By Brian Wheeler
Political reporter, BBC News
Lib Dem leader Nick Clegg had to make the speech of his life if he was going to bury the past week's rows over the EU treaty that have split his MPs.
Christopher Leslie: 'Three line whip was a mistake'
And the consensus among delegates leaving Liverpool's new indoor arena - the cavernous venue chosen for the party's spring conference - was that he had done just that.
Most argued - as party loyalists tend to in these situations - that the media had made too much of the row in the first place.
But a surprising number were openly critical of Mr Clegg's decision to order his MPs to abstain with a "three line whip" - even if, they argued, it could be put down to inexperience.
"I don't think it has damaged confidence among the membership - it was a mistake but I don't think it was fatal. Luckily, the other parties had problems too," said Mr Leslie.
Mr Leslie voted for Mr Clegg's rival Chris Huhne three months ago in the party leadership contest.
But he says he has been won over by Mr Clegg's charisma and enthusiasm - and his ability to speak for nearly an hour without notes.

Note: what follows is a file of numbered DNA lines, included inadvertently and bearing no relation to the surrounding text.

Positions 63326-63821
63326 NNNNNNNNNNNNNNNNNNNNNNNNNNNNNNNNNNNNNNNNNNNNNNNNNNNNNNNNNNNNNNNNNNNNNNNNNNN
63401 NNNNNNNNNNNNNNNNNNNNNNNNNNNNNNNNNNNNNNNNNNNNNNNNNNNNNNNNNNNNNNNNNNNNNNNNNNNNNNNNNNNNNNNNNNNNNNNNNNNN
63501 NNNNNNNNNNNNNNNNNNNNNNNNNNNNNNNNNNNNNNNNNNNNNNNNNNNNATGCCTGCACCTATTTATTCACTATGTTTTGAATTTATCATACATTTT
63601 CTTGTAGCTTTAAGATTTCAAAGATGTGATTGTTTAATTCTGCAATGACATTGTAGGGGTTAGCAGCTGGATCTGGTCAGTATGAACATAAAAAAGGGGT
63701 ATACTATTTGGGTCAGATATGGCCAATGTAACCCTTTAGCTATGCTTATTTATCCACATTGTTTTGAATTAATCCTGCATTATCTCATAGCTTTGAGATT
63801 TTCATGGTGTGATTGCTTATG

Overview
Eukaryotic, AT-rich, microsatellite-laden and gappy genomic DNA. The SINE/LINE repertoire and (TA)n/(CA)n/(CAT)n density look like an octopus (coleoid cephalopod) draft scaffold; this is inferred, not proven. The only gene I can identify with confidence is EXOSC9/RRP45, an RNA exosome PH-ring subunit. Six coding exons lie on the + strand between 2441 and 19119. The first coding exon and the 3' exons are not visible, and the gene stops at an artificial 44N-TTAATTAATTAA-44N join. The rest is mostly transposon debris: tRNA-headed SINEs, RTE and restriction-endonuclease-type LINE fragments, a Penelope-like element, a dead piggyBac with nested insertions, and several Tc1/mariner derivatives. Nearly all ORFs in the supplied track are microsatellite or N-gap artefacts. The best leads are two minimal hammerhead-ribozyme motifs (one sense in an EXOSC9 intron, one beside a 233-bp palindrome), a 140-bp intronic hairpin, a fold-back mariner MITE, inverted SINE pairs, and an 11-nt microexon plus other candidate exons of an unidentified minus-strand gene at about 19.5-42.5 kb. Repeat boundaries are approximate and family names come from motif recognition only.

Ros Weston: Kind of speech Labour should be making
"I think Chris Huhne would have delivered the same message on Europe but he wouldn't have done it in the same way," he said.
Delegates rejected any suggestion that Mr Clegg may have taken a leaf out of Tory leader David Cameron's book by choosing to roam the conference stage without even the comfort zone of a lectern.
Lib Dem party worker Ben Japhcott said he had not been convinced Mr Clegg had lived up to the promise he had shown earlier in his career during the leadership campaign.
But he said he had been converted to the Clegg cause by his ability to enthuse an audience and his obvious intelligence.
"I think he is growing into the job. There was no way Chris Huhne could have delivered that speech today - and made it look so easy. It is quite clear Nick was the right man for the job."
Tim Pollard said: "Leadership isn't easy but I think he does it very well."
Ben Japhcott: Convinced by Clegg's performance
He said the challenge for the party, as always with the Lib Dems, was "to make your voice heard".
And he applauded Mr Clegg's efforts to get out of the "Westminster bubble".
"He is already spending a lot more time in the country and that will have an effect over time," he added.
One of the key themes of Mr Clegg's speech was to stress the independence of the party - and its equidistance from Labour and the Conservatives.
But Ros Weston, who says she quit Labour for the Lib Dems over the Iraq war, was in little doubt which side of the fence he was on.
"It was like one of the best Labour messages from 15 years ago," she said.
"He set out the direction the country needs to go - but if we are really honest it should be Labour saying these things."